Advent: To wait and watch, together, for the Light.
It comes stronger with the winter, the cold, the gray skies. It comes with rejection emails, frank and unyielding. You are not enough, the darkness says, and I try not to listen, but it is so persistent, so sure of itself, so in-my-face, day after December day.
It is cold now, so cold that the dog will no longer venture out into the yard. Instead, he pees on the deck, leaving little yellow dents in the snow, and when we go anywhere, I have to jam the kids into their winter coats and hats and squish them into their car seats.
We live in Minnesota, where winter starts early and lasts an eternity, and already I am tired of the hats, the puffy coats, little fingers lost in mittens. At 4:00, the sun is a ball of ice, plunging into the snow…light dwindling, then gone.
Here is the lie: that Christmas is all mistletoe and holly jolly, silver bells ringing joy into our every moment. We call it “hustling and bustling” not rushing and stressing. We draw peace from picturesque nativities that fall so short of what must have been the reality of that true, harrowing night.
Just because the Christmas tree is lit and the fireplace is burning doesn’t mean the darkness can’t creep in, settling at the pit of your stomach. Sad is something that follows you into the holidays; inadequacy is that relentless tug at your soul.
We went to this Christmas concert, Andrew and I, at the small Christian college we attended. I bought tickets on a whim because we’ve always meant to go and because I wanted Christmas undiluted. I wanted to hook myself up to it like an IV and feel well.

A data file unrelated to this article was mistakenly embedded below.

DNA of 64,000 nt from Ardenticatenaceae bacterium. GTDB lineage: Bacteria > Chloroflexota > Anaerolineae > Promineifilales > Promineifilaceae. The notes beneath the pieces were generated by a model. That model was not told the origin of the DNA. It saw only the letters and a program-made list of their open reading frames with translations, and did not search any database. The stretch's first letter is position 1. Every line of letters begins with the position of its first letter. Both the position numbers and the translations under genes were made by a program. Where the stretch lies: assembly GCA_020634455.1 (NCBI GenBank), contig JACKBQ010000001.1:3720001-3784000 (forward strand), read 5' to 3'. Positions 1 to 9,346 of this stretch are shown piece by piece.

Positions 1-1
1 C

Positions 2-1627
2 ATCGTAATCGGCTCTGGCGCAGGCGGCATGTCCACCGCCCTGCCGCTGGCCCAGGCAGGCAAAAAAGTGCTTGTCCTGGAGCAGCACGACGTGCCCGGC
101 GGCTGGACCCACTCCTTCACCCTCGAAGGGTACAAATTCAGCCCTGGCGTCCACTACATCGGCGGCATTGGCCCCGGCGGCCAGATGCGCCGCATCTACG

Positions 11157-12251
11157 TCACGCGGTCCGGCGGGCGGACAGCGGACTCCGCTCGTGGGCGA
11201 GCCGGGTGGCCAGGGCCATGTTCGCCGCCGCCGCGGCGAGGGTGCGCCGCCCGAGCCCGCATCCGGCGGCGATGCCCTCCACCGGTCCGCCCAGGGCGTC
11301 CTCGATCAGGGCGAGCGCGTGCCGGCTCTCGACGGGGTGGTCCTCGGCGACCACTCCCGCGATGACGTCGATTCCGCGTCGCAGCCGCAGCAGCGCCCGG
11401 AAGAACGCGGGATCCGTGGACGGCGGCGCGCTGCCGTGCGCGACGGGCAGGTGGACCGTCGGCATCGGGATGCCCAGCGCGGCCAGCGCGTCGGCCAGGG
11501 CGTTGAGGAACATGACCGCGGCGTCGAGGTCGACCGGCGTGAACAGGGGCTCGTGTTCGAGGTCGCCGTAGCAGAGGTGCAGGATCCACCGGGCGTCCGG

And there was this moment.
It is at the end, the last song of the night. The choir, holding lit candles, leaves the stage. Their robes sway as they move peacefully, quietly up the aisles until they are all around us, the audience surrounded by their presence.
And then Silent Night. Of course.
Next to our row stands the soprano soloist, and the way she sings makes me blink back tears.
They are college students. Their minds are drifting along the course of their lives. They have plans after this with their friends. They will hang out in the student center, go to a late movie, sit next to the boy, the one with the smile. I remember.
But right now, they are surrounding us with their candles and their harmonies. It is enough to make me safe and quiet. It is enough to make me feel held, as if I am beneath a heavenly host, as if they are saying to me, The Light has come, is come, will come again.
They are singing and they are holding their small, flickering lights, and this, to me is Advent: Alone, we cannot dispel the darkness, but we surround each other with beauty and truth and love.
We hold our candles. We rejoice in that silent night. Together, we move forward through the shadowy darkness toward peace.